• Hate

    During the first meeting of the Women’s March in November 2016, leaders of the organization endorsed virulent anti-Semitic tropes, claiming that Jews were “leaders of the American slave trade” and “bore a special collective responsibility as exploiters of black and brown people,” Tablet Magazine reported on Monday. The comments about Jews were made by two of the leaders of the Women’s March, Tamika Mallory and Carmen Perez, and were allegedly informed by the teachings of anti-Semitic hate preacher Louis Farrakhan, including his book The Secret Relationship Between Blacks and Jews.

  • Strasbourg terror

    The French police has launched a manhunt for a criminal suspected of opening fire on a Christmas market in Strasbourg on Tuesday evening, killing two people and injuring more than a dozen others. The authorities regard the attack as an act of terrorism. The famous Strasbourg Christmas market has been the target of terrorists in the past.

  • Strasbourg terror

    Cherif Chekatt, 29, the suspect in the Tuesday’s Strasbourg terror attack, has a criminal record in France, Germany, and Switzerland, and spent time in German and French jails. French investigators say the suspect was radicalized in prison and was on a watch list.

  • Terrorism

    The Global Terrorism Index 2018, just released by the Institute for Economic & Peace (IEP), shows the total number of deaths decreased by 27 percent in 2017, with the largest falls occurring in Iraq and Syria. A drop in fatalities was also reflected in country scores with 94 countries improving, compared to 46 that deteriorated. Alongside the fall in terrorism, the global economic impact of terrorism has also dropped, decreasing by 42 percent to $52 billion in 2017.

  • Terrorism

    The fight against terrorism-related content and illegal financing online is speeding up thanks to new platforms that join up different internet-scouring technologies to create a comprehensive picture of terrorist activity. The idea is that when an online tool discovers a fragment of information it can be added to a constellation of millions of others - revealing links that might otherwise have gone undetected or taken much longer to uncover.

  • Extremists

    The German authorities have a problem finding and arresting violent neo-Nazis. The German government admitted as much in a response to a parliamentary request from an opposition party. The German government has admitted that 467 neo-Nazis are at large throughout the country despite active warrants for their arrest.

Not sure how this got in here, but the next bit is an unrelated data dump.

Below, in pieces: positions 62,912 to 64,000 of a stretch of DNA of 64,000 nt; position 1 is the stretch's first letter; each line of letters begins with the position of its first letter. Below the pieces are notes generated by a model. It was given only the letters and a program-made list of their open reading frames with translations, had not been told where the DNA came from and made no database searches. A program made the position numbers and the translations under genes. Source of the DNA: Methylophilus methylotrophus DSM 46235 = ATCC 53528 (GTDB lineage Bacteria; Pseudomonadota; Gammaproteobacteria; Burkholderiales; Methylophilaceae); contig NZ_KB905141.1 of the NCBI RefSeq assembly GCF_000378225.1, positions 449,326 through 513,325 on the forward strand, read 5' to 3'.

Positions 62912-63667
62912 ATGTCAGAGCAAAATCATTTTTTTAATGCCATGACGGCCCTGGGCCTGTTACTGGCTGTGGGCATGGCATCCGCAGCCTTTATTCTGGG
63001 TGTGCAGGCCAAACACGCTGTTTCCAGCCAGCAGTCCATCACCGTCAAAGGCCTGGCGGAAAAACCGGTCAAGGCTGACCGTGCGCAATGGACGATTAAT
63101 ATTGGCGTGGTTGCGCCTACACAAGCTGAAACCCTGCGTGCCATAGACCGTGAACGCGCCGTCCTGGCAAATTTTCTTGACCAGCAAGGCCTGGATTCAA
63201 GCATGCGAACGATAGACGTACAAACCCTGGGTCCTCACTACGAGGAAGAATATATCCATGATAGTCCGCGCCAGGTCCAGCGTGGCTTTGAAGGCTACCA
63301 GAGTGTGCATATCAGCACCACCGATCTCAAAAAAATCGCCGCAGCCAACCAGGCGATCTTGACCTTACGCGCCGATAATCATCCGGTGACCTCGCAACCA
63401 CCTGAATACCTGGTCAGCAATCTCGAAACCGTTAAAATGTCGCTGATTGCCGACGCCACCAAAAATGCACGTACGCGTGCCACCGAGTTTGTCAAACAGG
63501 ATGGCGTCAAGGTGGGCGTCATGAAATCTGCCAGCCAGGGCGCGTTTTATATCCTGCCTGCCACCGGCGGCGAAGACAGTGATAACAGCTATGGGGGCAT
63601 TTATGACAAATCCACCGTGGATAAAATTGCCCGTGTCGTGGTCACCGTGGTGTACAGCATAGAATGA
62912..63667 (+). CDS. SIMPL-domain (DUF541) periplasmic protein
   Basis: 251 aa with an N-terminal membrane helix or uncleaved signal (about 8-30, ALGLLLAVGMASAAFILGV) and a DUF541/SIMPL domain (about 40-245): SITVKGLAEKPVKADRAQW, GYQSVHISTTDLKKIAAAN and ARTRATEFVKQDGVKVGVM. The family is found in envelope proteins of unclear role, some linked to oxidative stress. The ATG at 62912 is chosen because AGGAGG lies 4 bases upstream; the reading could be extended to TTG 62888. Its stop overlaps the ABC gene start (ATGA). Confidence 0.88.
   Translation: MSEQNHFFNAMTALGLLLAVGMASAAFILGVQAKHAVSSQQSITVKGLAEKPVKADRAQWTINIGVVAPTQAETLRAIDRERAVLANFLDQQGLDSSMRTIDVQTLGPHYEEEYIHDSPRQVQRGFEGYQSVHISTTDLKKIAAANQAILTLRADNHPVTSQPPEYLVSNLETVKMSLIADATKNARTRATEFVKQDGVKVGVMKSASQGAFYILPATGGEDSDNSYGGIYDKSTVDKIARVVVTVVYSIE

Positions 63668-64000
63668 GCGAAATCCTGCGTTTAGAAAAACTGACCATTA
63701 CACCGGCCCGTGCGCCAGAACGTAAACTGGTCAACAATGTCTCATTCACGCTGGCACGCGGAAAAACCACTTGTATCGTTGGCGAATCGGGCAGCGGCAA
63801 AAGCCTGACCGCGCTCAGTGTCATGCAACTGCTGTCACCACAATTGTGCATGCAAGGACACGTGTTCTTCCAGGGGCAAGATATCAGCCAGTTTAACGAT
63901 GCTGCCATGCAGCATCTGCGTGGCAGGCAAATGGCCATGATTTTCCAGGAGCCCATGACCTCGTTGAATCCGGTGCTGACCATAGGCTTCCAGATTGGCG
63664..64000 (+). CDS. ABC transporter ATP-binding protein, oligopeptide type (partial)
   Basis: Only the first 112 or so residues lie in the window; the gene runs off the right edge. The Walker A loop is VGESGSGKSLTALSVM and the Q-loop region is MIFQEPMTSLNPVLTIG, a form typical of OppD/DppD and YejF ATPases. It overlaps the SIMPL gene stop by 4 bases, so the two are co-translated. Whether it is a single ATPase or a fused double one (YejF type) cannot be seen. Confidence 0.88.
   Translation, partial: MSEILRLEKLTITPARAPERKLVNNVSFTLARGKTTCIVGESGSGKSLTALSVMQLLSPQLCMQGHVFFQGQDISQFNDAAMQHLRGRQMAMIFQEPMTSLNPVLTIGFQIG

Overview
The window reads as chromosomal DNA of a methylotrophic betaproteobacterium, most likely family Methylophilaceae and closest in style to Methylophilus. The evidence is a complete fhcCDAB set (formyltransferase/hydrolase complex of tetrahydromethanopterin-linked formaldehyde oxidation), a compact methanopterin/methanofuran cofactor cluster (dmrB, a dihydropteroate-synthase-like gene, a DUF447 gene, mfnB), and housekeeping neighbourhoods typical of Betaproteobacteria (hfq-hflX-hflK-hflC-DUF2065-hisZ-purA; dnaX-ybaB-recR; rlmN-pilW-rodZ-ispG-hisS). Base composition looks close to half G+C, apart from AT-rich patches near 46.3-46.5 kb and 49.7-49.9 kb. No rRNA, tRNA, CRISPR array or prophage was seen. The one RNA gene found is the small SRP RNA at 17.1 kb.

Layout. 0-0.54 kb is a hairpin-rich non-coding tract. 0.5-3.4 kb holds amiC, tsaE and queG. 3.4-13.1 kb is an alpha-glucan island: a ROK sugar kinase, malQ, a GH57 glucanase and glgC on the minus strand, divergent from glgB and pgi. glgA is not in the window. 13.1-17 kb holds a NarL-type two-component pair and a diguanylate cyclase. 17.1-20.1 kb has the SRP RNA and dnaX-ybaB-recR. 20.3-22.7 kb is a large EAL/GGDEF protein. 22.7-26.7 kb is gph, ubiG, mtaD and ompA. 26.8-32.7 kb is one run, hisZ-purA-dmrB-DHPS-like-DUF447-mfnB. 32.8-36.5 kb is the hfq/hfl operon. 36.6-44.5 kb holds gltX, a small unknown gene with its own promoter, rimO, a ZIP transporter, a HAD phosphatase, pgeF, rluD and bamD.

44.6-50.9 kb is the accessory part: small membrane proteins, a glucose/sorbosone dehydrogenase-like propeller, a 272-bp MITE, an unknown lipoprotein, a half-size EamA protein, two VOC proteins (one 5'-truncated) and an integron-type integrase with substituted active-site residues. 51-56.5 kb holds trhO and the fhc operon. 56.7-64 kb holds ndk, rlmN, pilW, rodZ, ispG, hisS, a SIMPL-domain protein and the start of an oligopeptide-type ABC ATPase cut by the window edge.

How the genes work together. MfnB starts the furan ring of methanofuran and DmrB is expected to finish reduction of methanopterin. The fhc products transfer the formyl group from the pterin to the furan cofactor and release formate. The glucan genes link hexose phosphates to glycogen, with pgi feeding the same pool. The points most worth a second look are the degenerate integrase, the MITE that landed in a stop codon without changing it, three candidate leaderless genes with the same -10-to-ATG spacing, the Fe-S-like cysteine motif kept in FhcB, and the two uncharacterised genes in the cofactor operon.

• Tunnel terror

    The terror tunnels that extend from Lebanon into Israel by Hezbollah were part of the Iranian-backed terrorist group’s strategy to cut off the northern Israeli city of Metulla and start a war, a senior IDF officer said. According to the officer from Israel’s Northern Command, Hezbollah planned to use the tunnels to send forces into Israel and block the entrance to Route 90, cutting Metulla off from the rest of Israel that lies to its south.

  • White nationalists

    Law enforcement has a classification problem, and it’s making America more dangerous. For the last two decades, local police and the FBI have categorized the criminal activities of white power groups as isolated incidents or hate-related. We believe that’s wrong and leads to a lack of understanding of the power of these groups and the direction they are taking. It also leads to the under-policing of these groups.

  • Considered opinion: Home-grown terrorists

    For Americans, and for the U.S. government, terrorism is a foreign-linked threat, not a domestic danger. Groups which perpetrate violent acts at home are regarded as criminal groups, and law enforcement agencies treat and investigate them as such. The “terrorism” label is not used. Jason Blazakis, who for many years ran the office at the State Department in charge of terrorist designations, argues that this distinction needs to be changed. He offers a method for designating domestic terrorist groups, and for putting them on par with foreign-linked terrorists.